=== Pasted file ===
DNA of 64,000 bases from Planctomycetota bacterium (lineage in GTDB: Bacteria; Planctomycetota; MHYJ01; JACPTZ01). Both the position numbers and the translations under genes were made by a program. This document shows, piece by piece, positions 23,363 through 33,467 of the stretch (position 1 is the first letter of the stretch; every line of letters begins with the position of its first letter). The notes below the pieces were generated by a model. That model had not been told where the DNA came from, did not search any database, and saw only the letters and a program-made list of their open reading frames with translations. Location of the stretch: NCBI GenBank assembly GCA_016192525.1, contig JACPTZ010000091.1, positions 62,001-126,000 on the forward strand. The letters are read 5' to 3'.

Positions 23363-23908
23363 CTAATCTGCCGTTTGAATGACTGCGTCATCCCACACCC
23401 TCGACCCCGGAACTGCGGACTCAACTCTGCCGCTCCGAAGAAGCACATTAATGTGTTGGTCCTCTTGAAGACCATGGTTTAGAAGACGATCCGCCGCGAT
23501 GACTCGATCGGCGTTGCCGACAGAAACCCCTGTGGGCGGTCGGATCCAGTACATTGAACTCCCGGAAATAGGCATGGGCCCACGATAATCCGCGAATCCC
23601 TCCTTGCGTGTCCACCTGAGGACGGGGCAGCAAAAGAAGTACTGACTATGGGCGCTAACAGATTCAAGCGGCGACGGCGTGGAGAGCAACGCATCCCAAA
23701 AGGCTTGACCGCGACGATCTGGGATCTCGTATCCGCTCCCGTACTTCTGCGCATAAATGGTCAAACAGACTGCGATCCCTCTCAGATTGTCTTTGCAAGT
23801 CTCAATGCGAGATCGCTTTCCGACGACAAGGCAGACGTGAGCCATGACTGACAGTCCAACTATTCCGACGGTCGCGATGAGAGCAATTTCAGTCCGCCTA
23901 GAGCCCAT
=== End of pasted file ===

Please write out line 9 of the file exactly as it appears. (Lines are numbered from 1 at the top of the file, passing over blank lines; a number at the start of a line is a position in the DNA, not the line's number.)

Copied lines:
23901 GAGCCCAT